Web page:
Day 53 of 180

I’m mentally preparing myself to go meet with my supervisor so he can tell me that my latest observation was terrible.  He’s going to have another assistant principal (AP) with him.  He’s going to lecture me about what I should have been doing, what I didn’t have on my boards, and where it should be.  I don’t expect him to ask me what was going on and why my class was the way it was.  I don’t expect him to acknowledge that when he stopped by with the district head of English that I said that not much was going on in the class, and that perhaps there was a reason I was saying that. What he will tell me is that I was teaching tools in a vacuum and not explaining what the purpose was.

The truth is that 6 out of 12 students were missing.  Of the 6 that were there, a full 100% had not done their homework.

The truth is that the reason they were filling out the TPCASTT sheets was so they could write essays on themes in poems.

The truth is that when introducing new concepts, it seems really crappy to do that when over half the class is being required to retake a state mandated test, and the other half is not prepared.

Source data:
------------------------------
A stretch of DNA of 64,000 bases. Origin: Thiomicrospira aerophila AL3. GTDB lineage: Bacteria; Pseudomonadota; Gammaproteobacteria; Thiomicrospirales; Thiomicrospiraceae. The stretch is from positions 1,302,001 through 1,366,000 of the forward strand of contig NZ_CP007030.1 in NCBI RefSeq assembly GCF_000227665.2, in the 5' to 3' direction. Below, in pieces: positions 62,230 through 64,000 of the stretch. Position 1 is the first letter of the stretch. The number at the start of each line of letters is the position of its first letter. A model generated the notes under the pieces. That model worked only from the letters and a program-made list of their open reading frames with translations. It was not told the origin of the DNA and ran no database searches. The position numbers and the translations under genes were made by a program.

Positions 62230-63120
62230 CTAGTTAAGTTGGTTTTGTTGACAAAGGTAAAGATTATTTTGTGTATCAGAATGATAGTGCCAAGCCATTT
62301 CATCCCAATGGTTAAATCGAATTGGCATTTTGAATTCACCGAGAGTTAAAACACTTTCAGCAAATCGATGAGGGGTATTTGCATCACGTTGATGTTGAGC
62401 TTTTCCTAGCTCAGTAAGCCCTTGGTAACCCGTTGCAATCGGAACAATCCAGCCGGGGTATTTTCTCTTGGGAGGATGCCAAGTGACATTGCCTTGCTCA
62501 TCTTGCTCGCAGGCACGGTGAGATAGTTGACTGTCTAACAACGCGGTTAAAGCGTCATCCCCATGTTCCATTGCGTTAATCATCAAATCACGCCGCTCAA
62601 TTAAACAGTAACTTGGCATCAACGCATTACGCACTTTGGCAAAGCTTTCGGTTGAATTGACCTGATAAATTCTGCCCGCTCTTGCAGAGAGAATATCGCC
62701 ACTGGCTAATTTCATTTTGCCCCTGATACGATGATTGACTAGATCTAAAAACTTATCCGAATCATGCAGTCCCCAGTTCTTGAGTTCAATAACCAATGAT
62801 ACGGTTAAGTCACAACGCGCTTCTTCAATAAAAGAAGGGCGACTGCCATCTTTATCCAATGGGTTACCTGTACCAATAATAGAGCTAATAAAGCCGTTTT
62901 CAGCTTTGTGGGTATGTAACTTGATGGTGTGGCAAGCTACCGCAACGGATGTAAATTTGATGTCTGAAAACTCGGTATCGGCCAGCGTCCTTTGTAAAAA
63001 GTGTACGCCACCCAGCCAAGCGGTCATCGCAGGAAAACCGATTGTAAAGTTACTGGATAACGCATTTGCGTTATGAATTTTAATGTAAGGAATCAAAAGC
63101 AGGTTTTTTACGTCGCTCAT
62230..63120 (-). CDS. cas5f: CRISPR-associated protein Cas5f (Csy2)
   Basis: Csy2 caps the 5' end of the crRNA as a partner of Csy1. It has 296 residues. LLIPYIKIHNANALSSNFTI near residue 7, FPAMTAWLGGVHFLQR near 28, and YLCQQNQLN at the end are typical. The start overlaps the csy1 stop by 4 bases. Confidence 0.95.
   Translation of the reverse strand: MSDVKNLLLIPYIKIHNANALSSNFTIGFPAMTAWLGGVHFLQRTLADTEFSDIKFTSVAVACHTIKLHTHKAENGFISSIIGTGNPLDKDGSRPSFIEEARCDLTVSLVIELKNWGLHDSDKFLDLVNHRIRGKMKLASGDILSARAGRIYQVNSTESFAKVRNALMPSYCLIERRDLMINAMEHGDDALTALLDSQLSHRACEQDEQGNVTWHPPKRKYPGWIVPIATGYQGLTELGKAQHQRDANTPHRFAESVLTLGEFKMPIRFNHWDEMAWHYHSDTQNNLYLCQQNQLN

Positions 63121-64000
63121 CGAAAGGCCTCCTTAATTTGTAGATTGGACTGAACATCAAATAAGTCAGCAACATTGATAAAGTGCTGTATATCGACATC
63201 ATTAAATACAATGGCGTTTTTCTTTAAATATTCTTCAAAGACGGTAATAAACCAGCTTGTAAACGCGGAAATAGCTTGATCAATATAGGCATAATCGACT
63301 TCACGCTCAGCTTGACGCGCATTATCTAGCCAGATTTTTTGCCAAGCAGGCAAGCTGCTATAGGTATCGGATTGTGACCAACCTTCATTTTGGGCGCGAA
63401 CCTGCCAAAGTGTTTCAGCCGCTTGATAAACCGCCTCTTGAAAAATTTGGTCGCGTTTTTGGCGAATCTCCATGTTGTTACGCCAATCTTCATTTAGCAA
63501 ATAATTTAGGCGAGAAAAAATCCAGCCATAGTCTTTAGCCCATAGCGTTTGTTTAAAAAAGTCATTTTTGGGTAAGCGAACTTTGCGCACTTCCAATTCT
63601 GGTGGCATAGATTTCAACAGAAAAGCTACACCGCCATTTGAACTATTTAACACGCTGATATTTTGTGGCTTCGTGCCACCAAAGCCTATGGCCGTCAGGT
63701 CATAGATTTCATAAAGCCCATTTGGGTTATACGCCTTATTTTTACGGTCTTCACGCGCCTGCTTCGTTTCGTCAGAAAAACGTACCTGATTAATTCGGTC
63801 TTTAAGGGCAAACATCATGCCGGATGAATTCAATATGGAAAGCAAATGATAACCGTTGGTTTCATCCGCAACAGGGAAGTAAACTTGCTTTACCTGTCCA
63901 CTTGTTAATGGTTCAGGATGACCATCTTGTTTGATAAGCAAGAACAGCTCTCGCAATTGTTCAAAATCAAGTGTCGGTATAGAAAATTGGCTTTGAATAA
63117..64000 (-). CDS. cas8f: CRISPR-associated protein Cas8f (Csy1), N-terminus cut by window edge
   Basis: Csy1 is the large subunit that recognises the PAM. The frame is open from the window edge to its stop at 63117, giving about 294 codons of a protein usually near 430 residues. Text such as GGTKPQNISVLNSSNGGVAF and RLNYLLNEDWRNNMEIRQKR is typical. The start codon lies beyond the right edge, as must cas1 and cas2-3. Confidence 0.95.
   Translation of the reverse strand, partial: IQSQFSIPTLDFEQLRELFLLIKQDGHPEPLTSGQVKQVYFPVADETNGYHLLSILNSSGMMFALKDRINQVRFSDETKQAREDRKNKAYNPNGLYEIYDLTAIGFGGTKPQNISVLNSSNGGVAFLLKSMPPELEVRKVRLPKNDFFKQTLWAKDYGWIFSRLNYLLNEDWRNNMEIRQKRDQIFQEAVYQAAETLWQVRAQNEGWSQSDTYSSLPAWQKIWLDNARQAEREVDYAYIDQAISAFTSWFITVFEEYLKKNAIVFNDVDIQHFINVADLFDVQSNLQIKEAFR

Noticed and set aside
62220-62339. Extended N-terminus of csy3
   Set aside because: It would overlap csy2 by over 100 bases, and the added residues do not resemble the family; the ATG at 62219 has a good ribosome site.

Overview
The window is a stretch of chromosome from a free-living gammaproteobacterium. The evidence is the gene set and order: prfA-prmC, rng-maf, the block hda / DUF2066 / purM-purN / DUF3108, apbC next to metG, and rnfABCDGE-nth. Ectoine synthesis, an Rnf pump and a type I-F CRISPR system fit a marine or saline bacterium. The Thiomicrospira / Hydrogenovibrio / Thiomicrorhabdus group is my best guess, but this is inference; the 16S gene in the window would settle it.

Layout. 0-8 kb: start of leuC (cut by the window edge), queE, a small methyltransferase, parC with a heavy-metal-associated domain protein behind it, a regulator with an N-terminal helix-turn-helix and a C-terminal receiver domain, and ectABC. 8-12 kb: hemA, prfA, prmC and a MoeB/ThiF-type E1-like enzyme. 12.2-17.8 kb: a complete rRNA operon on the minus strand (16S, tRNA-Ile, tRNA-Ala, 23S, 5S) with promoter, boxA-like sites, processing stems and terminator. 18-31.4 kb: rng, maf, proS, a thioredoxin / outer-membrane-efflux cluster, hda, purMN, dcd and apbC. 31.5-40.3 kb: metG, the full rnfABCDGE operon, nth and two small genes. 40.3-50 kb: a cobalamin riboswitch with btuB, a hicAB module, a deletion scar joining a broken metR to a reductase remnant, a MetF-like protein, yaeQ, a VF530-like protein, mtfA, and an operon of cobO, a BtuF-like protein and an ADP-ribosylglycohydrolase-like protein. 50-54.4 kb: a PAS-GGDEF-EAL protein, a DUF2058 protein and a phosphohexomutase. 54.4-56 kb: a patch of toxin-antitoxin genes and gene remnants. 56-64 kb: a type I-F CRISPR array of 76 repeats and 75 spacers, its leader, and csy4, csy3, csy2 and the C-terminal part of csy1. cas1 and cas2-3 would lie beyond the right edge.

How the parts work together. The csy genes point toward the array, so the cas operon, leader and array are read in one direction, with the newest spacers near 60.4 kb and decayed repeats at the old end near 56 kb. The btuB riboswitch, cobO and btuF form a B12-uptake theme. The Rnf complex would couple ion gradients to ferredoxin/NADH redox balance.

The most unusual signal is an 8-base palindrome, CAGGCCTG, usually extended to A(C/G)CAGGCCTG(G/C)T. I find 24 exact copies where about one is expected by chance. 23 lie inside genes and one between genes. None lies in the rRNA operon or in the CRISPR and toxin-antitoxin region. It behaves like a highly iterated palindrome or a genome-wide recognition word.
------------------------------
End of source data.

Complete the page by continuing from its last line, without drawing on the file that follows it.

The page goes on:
However, I will agree with some of it.

The truth is that I did not have my agenda posted.

The truth is that I did not have my objective posted.

And here’s why.

The truth is that I was so frustrated with my students that I wanted to cry.

The truth is that my students had thought, “Oops, I forgot it” was an acceptable excuse.

The truth is that when a teacher says “we aren’t really doing much”, she might be trying not to shame her students by saying that they colossally effed up her carefully constructed plans.

The truth has many sides.  I don’t want to go and hear any of this, even though I can own my part of it.

The truth is that my AP did this and so much more, to the point where we use the APs last name as verb to describe when a teacher is barely phoning it in.

The truth is that I am embarrassed to be caught in being lame, but I’m equally frustrated that I acknowledged as much, and my AP and the district head went on with their observation.  At that point it stops feeling like an observation and starts feeling like they were out to get me and prove how I was failing.

The truth is that I wish I didn’t have to go upstairs and be told that I suck.


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